Global energy-related carbon dioxide emissions rose by 6 percent in 2021 to a record 36.3 billion metric tons, their highest ever level, the International Energy Agency said Tuesday.
"The increase in global CO2 emissions of over 2 billion metric tons was the largest in history in absolute terms, more than offsetting the previous year's pandemic-induced decline," it said.
It pointed to the widespread use of coal to power growth as the world economy rebounded from the COVID crisis.
"The recovery of energy demand in 2021 was compounded by adverse weather and energy market conditions – notably the spikes in natural gas prices – which led to more coal being burned despite renewable power generation registering its largest ever growth," it said.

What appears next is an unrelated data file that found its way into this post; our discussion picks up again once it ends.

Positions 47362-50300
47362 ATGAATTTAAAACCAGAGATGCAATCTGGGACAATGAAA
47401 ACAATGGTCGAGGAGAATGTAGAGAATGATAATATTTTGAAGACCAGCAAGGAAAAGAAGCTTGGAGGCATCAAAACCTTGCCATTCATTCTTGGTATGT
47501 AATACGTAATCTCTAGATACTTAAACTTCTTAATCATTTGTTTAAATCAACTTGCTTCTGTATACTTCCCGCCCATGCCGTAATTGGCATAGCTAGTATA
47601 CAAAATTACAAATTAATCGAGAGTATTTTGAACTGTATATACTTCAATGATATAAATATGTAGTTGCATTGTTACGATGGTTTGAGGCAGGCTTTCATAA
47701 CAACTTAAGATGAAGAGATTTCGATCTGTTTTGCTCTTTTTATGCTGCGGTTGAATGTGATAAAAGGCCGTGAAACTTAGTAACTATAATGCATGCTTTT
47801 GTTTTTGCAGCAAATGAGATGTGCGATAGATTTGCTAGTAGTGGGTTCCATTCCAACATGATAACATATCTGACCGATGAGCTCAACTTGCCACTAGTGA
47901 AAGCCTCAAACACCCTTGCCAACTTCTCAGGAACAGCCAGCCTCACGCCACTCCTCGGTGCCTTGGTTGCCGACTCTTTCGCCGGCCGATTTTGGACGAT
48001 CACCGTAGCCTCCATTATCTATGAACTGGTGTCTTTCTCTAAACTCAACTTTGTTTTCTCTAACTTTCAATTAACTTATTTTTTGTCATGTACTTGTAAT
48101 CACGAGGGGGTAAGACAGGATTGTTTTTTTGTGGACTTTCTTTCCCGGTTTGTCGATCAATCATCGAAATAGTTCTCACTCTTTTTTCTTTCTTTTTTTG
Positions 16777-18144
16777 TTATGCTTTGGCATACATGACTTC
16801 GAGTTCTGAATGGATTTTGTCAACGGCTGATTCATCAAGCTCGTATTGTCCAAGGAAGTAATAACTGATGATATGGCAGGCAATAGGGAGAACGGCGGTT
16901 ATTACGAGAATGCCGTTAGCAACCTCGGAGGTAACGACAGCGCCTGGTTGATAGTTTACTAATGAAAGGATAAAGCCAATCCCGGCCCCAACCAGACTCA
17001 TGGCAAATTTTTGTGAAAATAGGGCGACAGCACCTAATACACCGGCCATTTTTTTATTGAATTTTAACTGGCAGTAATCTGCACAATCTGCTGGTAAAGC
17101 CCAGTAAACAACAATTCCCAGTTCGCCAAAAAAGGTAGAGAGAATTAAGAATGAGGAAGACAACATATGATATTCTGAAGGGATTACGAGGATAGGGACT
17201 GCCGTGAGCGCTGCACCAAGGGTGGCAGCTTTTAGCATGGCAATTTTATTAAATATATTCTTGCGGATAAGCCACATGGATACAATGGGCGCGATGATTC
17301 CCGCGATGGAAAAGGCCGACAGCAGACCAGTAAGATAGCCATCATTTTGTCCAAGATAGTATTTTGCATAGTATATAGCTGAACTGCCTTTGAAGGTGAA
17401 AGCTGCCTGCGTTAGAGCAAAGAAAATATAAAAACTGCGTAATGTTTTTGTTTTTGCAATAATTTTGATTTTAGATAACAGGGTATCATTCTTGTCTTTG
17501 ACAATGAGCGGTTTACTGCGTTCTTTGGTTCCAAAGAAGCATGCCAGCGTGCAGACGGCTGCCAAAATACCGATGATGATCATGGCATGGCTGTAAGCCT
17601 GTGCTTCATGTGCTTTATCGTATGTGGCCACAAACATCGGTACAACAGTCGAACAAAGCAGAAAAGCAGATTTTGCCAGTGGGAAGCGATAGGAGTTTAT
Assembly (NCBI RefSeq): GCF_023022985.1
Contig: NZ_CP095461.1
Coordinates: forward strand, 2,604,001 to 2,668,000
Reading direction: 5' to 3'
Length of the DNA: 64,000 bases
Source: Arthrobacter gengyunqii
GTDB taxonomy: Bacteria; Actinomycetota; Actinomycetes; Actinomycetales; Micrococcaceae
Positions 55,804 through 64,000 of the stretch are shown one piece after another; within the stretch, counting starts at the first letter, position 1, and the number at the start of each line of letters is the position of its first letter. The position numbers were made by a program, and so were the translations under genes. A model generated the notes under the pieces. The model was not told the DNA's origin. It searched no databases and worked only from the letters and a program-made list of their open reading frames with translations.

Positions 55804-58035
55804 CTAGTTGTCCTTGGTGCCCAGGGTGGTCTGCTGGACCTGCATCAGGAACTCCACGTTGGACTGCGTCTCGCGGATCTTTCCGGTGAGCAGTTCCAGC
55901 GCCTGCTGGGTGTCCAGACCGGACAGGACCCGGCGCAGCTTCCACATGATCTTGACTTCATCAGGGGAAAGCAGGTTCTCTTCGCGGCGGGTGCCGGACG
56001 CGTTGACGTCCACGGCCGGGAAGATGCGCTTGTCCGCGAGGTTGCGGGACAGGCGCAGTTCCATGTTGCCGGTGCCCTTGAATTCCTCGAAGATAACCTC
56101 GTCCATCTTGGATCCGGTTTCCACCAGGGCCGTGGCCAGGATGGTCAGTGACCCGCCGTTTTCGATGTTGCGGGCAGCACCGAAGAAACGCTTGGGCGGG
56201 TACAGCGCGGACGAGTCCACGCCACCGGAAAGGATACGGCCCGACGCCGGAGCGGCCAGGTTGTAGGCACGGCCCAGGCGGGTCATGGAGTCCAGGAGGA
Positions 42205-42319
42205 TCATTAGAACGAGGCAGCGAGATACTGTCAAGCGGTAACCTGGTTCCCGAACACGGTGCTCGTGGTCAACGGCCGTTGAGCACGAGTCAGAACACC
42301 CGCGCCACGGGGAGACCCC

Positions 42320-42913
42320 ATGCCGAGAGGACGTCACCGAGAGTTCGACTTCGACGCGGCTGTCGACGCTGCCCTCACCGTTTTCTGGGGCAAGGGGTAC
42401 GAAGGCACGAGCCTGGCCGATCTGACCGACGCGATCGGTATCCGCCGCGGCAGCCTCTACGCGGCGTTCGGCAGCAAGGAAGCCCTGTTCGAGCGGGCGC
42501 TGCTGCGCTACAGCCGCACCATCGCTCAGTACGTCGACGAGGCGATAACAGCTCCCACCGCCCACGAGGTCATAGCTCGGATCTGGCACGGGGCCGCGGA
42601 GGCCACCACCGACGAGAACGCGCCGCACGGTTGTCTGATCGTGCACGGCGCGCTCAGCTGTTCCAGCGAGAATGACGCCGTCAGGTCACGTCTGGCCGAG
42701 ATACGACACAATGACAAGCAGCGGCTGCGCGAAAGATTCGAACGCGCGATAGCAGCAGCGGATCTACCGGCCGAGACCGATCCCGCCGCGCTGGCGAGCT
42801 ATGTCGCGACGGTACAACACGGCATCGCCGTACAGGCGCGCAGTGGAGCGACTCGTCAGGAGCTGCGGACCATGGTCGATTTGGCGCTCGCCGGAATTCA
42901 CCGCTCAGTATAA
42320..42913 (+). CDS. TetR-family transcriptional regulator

The IEA said the rebound of global CO2 emissions above pre- pandemic levels was largely driven by China, where they increased by 750 million metric tons between 2019 and 2021.
"China was the only major economy to experience economic growth in both 2020 and 2021," it said.
"The emissions increases in those two years in China more than offset the aggregate decline in the rest of the world over the same period."
In 2021 alone, China's CO2 emissions rose above 11.9 billion metric tons, accounting for 33 percent of the global total.